by Brian Maher of Daily Reckoning
Today we reveal the time frame of the next recession — to within three months.
The surprising details anon. But first to a far more immediate catastrophe…
We are informed the partial government “shutdown” has entered a record-extending 25th day.
It is information we must take on faith, and at second hand.
That is because we have suffered not the slightest disruption to our affairs… nor has anyone within our orbit.
We would prolong the calamity until the very last cow reports to the butcher… or the first honest politician reports to Washington.
That is, we would prolong the calamity permanently.
But those more publicly minded insist we are mistaken.
They claim the shutdown is already casting a shadow, broad and heavy, over the United States economy.
Over 800,000 federal employees have been thrown from the public payrolls, they argue.
Data technology company Enigma estimates the shutdown has “blown a nearly $5 billion hole in federal workers’ finances.”
And the economy is deprived of their labor’s fruit.
Private contractors who guzzle from the federal trough are likewise going thirsty.
In turn, so are merchants downstream of the central catastrophe.
Moody’s chief economist Mark Zandi says the shutdown will drain 0.5% from first-quarter GDP:
We estimate (the shutdown) will reduce first-quarter real GDP growth by approximately 0.5 percentage points. Of this, about half will be due to the lost hours of government workers, and the other half to the hit to the rest of the economy.
But we would remind the calamity-howlers:
All furloughed federal employees will be issued full back wages once the “shutdown” ends.
And all water drained from first-quarter GDP will go back in the tub.
Meantime, the paid vacationers can snooze deep into the day, laze before the television, munch popcorn… secure in the knowledge that all back pay is due them.
But to return to the question under consideration… the time frame of the next recession.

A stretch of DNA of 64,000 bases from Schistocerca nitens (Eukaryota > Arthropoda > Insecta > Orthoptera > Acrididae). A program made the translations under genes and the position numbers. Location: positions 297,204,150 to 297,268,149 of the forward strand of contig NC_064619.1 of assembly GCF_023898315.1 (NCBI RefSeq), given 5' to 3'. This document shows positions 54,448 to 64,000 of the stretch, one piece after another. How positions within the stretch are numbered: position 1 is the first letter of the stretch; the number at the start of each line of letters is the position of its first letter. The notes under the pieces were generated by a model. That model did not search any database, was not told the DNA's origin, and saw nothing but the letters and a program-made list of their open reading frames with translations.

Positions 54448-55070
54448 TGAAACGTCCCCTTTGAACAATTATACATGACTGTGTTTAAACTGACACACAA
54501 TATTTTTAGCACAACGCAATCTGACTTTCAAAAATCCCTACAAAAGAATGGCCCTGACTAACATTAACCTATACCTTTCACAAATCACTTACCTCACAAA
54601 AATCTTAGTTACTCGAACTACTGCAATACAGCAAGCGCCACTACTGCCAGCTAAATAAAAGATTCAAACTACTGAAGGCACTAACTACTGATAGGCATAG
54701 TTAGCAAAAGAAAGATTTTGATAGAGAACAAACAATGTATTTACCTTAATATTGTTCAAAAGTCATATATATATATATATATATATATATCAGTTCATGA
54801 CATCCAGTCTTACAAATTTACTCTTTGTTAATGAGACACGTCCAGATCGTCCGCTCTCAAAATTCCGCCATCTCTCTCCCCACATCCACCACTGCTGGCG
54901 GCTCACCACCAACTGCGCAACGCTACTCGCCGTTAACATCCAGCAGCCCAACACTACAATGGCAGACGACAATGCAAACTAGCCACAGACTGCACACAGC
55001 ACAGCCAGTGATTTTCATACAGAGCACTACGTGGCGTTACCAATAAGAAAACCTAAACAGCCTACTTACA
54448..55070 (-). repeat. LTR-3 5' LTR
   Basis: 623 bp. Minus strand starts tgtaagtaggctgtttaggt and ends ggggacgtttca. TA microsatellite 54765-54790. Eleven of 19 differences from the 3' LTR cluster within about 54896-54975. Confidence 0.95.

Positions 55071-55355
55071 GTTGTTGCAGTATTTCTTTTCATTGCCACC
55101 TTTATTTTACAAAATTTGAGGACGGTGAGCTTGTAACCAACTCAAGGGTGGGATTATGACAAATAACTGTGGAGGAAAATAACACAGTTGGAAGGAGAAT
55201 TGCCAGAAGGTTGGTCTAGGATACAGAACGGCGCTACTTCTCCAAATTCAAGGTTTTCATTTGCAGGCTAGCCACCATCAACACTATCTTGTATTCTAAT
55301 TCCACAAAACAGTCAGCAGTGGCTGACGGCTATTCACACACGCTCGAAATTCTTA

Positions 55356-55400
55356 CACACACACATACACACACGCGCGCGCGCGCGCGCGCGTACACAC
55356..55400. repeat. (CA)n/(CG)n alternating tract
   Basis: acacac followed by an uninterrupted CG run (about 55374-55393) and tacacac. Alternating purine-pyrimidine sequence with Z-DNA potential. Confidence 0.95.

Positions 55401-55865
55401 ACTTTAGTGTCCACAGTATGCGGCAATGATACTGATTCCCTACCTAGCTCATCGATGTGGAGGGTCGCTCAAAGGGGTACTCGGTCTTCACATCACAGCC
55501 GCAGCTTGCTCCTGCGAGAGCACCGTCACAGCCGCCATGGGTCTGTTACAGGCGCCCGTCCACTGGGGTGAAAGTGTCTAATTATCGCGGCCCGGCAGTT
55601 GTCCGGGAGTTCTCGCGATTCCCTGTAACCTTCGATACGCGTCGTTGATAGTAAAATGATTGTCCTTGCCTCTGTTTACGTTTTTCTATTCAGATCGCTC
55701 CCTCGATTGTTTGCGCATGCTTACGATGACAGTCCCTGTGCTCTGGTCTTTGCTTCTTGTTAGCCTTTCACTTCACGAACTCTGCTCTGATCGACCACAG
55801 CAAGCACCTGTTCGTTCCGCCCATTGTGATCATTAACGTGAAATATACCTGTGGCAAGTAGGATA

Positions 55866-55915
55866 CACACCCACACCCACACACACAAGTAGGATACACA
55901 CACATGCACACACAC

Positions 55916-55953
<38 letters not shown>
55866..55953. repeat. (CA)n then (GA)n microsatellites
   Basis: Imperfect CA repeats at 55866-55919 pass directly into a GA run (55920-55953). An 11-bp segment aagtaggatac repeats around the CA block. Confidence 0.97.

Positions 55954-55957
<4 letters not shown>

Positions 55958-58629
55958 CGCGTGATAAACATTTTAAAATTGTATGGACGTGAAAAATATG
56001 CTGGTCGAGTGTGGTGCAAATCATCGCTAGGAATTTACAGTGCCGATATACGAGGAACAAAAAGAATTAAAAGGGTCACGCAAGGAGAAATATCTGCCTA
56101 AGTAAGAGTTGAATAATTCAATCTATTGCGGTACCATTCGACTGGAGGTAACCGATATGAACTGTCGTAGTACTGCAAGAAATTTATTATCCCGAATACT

Global growth is coming to a crawl.
Chinese exports have plunged to two-year lows. December imports also dropped 7.6% — a portent of softening domestic demand.
Meantime, European factory output wallows at three-year lows.
If we use global industrial growth as a proxy for global economic health, Zero Hedge reminds us, the world has almost certainly sunk into recession.
The United States economic machine still runs forward. But at a reducing rate.
Morgan Stanley, for example, projects U.S. growth will slip to 1% by 2019’s third quarter.
All the while, growth of global central bank balance sheets went negative last August.
Bank of America reports global money growth (measured by M1 money supply) nears its lowest point since mid-2008.
And Morgan Stanley confirms that each time M1 money supply growth tips negative — as it presently is — trouble of some type is on tap:
So is recession dead ahead… like an iceberg in the North Atlantic night?
Here our tale gathers pace…
The Federal Reserve has essentially announced a halt to its rate hikes.
A March hike has already been removed from the card table. Later hikes are also in question.
But will it be enough to sustain the show?
Once a global slowdown becomes obvious even to the Federal Reserve, it may be forced to take one additional step… and actually cut rates again.
That will be the point we suspect recession is close.
But is it not common knowledge that Federal Reserve tightening precedes a recession — not loosening?
Yes, but monetary policy features a delayed fuse.
Previous tightening will have already worked its damage. By the time it is appreciated, it is time again to back off.
The Fed begins cutting rates. But it is too late.
Let the record show:
The past three recessions followed within 90 days of the first rate cut that ended a hike cycle.
Explains Zero Hedge.
While many analysts will caution that it is the Fed’s rate hikes that ultimately catalyze the next recession and every Fed tightening ends with a financial “event,” the truth is that there is one step missing from this analysis, and it may come as a surprise to many that the last three recessions all took place [within] three months of the first rate cut after a hiking cycle!
Does the rate cut itself frighten the horses… and turn a slowdown into a rout?
One can argue that it was the Fed’s official admission of economic weakness — by cutting rates — that triggered the economic contraction that was gathering pace as a result of [previous]higher rates and tighter financial conditions.
Once again — if the past three recessions are true indicators:
The next recession will commence within three months of the next rate cut.
The supreme irony:
Wall Street will consider the rate cut a beautiful omen for the stock market…